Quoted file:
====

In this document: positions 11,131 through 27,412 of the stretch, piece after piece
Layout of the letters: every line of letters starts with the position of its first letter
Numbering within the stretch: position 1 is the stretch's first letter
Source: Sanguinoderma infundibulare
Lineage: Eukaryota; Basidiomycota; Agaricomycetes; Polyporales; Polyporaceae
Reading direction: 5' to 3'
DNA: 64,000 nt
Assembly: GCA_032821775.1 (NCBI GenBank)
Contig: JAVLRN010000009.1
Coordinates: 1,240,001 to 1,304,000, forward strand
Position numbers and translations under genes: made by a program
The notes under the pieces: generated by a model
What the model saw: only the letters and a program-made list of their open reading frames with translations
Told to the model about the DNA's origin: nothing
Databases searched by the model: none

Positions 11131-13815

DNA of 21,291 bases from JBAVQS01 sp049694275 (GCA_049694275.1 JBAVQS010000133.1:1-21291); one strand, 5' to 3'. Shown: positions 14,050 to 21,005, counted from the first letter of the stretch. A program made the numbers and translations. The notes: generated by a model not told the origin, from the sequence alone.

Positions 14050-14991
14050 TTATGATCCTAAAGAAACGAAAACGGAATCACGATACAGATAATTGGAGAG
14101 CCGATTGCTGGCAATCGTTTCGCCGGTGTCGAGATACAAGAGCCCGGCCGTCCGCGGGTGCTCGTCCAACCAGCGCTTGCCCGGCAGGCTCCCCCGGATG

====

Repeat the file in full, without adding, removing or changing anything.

In this document: positions 11,131 through 27,412 of the stretch, piece after piece
Layout of the letters: every line of letters starts with the position of its first letter
Numbering within the stretch: position 1 is the stretch's first letter
Source: Sanguinoderma infundibulare
Lineage: Eukaryota; Basidiomycota; Agaricomycetes; Polyporales; Polyporaceae
Reading direction: 5' to 3'
DNA: 64,000 nt
Assembly: GCA_032821775.1 (NCBI GenBank)
Contig: JAVLRN010000009.1
Coordinates: 1,240,001 to 1,304,000, forward strand
Position numbers and translations under genes: made by a program
The notes under the pieces: generated by a model
What the model saw: only the letters and a program-made list of their open reading frames with translations
Told to the model about the DNA's origin: nothing
Databases searched by the model: none

Positions 11131-13815

DNA of 21,291 bases from JBAVQS01 sp049694275 (GCA_049694275.1 JBAVQS010000133.1:1-21291); one strand, 5' to 3'. Shown: positions 14,050 to 21,005, counted from the first letter of the stretch. A program made the numbers and translations. The notes: generated by a model not told the origin, from the sequence alone.

Positions 14050-14991
14050 TTATGATCCTAAAGAAACGAAAACGGAATCACGATACAGATAATTGGAGAG
14101 CCGATTGCTGGCAATCGTTTCGCCGGTGTCGAGATACAAGAGCCCGGCCGTCCGCGGGTGCTCGTCCAACCAGCGCTTGCCCGGCAGGCTCCCCCGGATG